By Corey Atad | Think Pieces | June 6, 2014 |
By Corey Atad | Think Pieces | June 6, 2014 |
“Netflix has changed everything.” This oft-repeated notion is generally accepted, and it’s true, too. Netflix has in many ways changed the TV landscape, skipping the step of airing episodes over several weeks, bypassing DVD, and going straight to the audience through a subscription streaming service. It’s a brilliant move, and one that forces an existential re-examination of the television medium itself. Is TV still TV if it’s not aired week to week? How is a TV series dropped all at once on Netflix any different, except in length, from a movie released on demand instead of theatrically? But all of this is relegated to Netflix having upended the standard TV distribution model. Beyond this — beyond the issue of how the art gets to the consumer — when you get right down to it, Netflix hasn’t changed TV much at all.
There’s no question the distribution model can affect the art, but that doesn’t mean it will. House of Cards, Netflix’s first major foray into original programming (after the international co-production, Lilyhammer), was positioned by the company as a revolutionary step in the evolution of television. They had names like David Fincher and Kevin Spacey to help sell the show, but the real selling point was the release strategy. Every episode of Season 1, already produced, and released all at once so audiences could watch at their own pace, fast or slow. Many people did binge through every episode as fast as possible. What could have been a series that built and sustained itself over 13 weeks of ups and downs and cultural conversation became instead a series purpose-built to create and then satisfy its own addiction. This isn’t special, though.
An argument could be made that because House of Cards was produced by Netflix with the understanding that it would all be released at once, its creative team would view the show as one 13-hour story. Only that’s clearly not the case. There is essentially nothing at all to distinguish House of Cards from a drama that would air on premium cable channel such as HBO or Showtime. It has the standard-issue 13-episode order per season; the episodes are between 50 and 60 minutes in length; there is some token nudity in a few episodes, especially early on; it has film actors in the lead roles. Even the episodes themselves, while heavily serialized, are also very much structured as single episodes, with assigned writers and directors for each. Its dark subject matter and cold visual approach are especially reminiscent of other dark dramas on cable. House of Cards is very emphatically a TV series through and through. It does nothing different and breaks no new ground.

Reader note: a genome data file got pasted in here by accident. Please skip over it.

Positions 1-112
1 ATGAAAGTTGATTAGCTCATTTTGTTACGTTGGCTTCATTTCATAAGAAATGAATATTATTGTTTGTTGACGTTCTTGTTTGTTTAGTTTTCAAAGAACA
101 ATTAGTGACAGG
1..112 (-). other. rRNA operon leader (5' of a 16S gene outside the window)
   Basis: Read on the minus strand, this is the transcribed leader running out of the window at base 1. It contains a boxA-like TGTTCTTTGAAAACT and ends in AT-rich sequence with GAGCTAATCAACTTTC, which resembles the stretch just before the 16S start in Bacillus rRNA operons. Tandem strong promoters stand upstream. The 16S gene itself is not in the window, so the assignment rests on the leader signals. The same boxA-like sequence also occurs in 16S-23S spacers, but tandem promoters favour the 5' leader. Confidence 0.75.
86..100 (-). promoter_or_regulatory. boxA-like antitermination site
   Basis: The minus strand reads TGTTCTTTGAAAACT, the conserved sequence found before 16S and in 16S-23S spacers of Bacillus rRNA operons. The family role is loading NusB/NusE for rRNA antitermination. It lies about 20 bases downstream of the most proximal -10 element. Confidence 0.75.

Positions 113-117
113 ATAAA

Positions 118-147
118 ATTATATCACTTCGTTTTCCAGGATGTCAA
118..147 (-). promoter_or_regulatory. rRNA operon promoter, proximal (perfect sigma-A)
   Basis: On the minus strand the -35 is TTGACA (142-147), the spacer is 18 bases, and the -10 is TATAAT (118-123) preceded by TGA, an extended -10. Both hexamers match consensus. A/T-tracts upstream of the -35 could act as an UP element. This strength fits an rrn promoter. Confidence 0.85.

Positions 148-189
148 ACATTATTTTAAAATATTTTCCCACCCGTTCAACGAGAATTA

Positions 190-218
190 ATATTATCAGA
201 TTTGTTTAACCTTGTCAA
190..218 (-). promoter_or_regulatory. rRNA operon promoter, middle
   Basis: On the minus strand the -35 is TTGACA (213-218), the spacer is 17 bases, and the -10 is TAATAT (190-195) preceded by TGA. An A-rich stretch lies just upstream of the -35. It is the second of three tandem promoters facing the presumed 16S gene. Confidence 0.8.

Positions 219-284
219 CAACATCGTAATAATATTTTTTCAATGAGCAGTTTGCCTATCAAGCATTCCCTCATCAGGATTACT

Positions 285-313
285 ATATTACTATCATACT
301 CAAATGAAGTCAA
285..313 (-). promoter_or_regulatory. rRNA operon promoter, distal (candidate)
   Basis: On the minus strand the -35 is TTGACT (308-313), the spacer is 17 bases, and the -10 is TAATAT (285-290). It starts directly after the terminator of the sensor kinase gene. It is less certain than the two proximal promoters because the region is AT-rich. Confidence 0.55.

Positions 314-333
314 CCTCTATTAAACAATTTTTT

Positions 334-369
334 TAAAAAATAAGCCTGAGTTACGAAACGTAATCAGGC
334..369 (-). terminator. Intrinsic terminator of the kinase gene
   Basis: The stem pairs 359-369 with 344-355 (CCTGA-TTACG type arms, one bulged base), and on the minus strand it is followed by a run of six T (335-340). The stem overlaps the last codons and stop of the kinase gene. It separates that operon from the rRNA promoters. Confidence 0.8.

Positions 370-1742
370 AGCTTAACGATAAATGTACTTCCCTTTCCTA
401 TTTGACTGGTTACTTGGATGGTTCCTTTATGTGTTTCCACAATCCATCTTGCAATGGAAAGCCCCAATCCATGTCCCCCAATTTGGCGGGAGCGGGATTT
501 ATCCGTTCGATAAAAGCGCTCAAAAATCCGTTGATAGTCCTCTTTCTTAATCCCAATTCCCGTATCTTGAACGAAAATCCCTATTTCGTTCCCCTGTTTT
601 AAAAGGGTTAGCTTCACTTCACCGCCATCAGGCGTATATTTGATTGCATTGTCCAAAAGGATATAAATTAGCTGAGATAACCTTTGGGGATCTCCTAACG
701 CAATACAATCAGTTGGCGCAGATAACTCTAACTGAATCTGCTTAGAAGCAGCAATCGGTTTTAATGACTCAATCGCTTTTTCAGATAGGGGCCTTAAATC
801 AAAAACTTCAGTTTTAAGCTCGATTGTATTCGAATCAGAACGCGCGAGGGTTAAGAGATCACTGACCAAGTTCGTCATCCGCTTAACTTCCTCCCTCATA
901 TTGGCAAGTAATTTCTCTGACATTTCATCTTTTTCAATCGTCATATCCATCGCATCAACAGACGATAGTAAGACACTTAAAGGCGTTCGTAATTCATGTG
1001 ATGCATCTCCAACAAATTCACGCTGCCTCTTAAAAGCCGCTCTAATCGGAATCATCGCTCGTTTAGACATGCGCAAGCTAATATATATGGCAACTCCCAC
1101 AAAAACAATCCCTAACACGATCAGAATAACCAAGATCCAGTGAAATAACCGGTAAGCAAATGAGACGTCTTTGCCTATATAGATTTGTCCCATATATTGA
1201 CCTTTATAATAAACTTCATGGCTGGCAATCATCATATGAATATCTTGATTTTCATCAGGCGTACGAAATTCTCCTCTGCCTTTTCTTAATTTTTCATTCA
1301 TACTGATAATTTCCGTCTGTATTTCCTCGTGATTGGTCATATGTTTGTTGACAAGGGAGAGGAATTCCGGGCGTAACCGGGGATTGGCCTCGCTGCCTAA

The most popular and critically acclaimed Netflix original series, Orange is the New Black, follows exactly the same path: 13-episode seasons, 50-ish-minute episodes, and a tone that would be right at home on Showtime. And no wonder! The show was created by Jenji Kohan, whose Weeds helped define Showtime’s original programming brand. For as good as Orange is the New Black might be, it’s still just really good TV, indistinguishable in form from any other hour-long dramedy.
It figures that the most formally playful of Netflix’s original series would be the fourth season of Arrested Development. In its original three-season run on fox, the show was already highly inventive within the bounds of network television. It broke ground for what was possible in live-action episodic comedy, presaging the likes of Better Off Ted and 30 Rock. For its fourth season, Netflix essentially let creator Mitch Hurwitz have as many episodes as he felt he needed and could successfully make, and they let him make the episodes as long as he saw fit. Structurally, the season also broke from its previous incarnation, telling a complex, interconnected and non-chronological story focusing on specific characters with each episode. Of course, this was all born of necessity, with the actors too busy on separate projects to commit to the full run of a season. But just as we embrace freedom as an impetus for creativity, we can’t dismiss the value of restriction. Debates about Arrested Development Season Four’s quality aside, its formal creativity is striking in the world of Netflix original programming.